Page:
11. backpack09

    backpack09 Minister of Fire

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    The great thing about freezing water is that it floats... you only need to keep the top warm and it will never freeze throughout.
  12. Dune

    Dune Minister of Fire

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    You may be able to purchase an aftermarket "block heater" from an auto parts store, especialy considering your location.
  13. begreen

    begreen Mooderator Staff Member

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  14. eclecticcottage

    eclecticcottage Minister of Fire

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    My aunt and uncle had a buried potable water tank at their cottage. They would get their water delivered in a big tanker, kind of like a milk truck. It was seasonal though so I don't know if they ever had freeze issues.

    I agree on a stock tank heater, although I would also try to figure out why this is suddenly happening for the future.
  15. peakbagger

    peakbagger Minister of Fire

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    A possible off the wall cause that was the bane of solar hot water systems is reverse thermosyphoning. Most solar systems have insulated tanks in the basement full of warm water, during the day time the solar panels heat up the tank and a check valve keeps the water from flowing backwards. If the check valve fails, during a cold clear night heat rises up to the solar panel which radiate heat and then drops back down to the tank. Eventually the tank drops below freezing and then something fails. On solar systems it was usually a heat exchanger on the domestic water side.

    If the water tank in question has piping attached to it, could there be some sort of this effect occuring so that the tank is being cooled indirectly by outside air? It doesnt take much for thromosyphoning to occur on a cold clear night.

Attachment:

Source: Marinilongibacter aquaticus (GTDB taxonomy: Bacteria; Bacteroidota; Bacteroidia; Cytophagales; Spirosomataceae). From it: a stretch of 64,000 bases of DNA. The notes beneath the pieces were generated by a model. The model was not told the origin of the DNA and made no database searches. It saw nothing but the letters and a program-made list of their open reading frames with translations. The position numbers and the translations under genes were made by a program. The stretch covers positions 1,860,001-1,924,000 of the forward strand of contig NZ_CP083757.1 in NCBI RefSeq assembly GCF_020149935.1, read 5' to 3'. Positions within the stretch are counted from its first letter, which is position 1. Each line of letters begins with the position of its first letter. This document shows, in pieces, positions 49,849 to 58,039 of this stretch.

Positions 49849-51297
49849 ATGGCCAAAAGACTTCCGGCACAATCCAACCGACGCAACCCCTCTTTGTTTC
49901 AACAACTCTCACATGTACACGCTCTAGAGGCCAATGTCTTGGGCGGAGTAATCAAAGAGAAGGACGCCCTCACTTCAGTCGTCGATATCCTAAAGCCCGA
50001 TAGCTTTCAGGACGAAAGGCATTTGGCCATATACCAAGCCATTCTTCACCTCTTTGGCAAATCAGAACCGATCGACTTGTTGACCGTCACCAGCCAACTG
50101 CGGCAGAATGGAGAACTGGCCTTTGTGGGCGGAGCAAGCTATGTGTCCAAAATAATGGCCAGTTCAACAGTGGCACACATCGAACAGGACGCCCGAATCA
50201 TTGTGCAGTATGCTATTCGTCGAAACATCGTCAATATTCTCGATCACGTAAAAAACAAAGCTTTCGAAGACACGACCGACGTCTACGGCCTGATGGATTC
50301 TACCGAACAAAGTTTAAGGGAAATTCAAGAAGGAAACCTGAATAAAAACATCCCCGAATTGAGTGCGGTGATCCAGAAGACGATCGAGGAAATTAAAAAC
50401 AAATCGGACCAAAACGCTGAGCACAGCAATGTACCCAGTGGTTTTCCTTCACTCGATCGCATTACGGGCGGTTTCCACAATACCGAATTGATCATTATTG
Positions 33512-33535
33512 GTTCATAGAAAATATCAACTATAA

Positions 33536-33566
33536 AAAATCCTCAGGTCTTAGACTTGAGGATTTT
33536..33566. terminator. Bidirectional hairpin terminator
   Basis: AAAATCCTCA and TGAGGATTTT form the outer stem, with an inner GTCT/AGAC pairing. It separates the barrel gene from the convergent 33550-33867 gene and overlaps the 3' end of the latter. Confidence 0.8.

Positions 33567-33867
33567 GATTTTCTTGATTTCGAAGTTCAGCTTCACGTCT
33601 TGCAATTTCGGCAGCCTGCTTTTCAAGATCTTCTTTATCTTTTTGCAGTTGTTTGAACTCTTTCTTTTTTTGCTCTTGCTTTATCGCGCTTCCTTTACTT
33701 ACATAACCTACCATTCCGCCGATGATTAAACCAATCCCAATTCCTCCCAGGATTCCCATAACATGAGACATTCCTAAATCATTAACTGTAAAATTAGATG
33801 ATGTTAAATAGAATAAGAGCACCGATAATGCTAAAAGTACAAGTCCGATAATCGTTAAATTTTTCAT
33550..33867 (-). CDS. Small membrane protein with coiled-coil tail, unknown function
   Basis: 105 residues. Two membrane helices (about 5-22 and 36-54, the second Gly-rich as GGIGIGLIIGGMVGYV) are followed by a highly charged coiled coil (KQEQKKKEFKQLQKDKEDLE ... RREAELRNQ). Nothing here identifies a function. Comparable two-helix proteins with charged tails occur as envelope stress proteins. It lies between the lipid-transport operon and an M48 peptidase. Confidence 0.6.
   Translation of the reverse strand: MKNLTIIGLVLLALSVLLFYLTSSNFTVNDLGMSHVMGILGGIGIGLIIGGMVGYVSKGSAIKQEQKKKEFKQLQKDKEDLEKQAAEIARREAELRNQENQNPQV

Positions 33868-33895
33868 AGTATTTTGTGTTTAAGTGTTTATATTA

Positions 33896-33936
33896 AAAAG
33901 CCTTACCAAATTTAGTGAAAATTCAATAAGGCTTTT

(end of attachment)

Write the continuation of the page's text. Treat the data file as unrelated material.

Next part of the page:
16. snowleopard

    snowleopard Minister of Fire

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    Thanks for all the responses.

    Further info: we're in the Fairbanks, AK area. They're in a low spot, so lots of -40 weather this year.

    The water tank is for household water use, delivered by tankers, and buried. Agreed, Dix, that in-the-basement tankage has a lot of advantages (except when they age out and have to be replaced--been there, done that!). However, they don't have a basement, so like many houses, this one has a buried tank. I've never heard of a buried tank freezing, either, and it makes me kind of nervous to hear that this is possible, as mine is also buried. I don't know how deep their tank is buried, or whether it was insulated. This should not have happened.

    The access to the tank is through a fill tube, probably about 2-1/2" in diameter, so those other heaters won't work. They used to make a copper tube heater that could be poked down into tanks, but alas, someone sued them for something, and they are no longer made. And I've lost mine in a move.

    They heat their house with a boiler and a Toyo oil heater, and probably have an electric HW heater. Pretty standard fare, at least around here.

    I called them up last night to offer the use of a handpump I have that fits in a fill tube (I bought it in the event that I lose power and still need to access water from the tank) and I was told that they rented a 7-hp pump to empty out the tank. Haven't spoken to them yet this a.m. to see how that went.

    Dune, that block heater idea is a good one. That might be small enough to fit in the tank hole.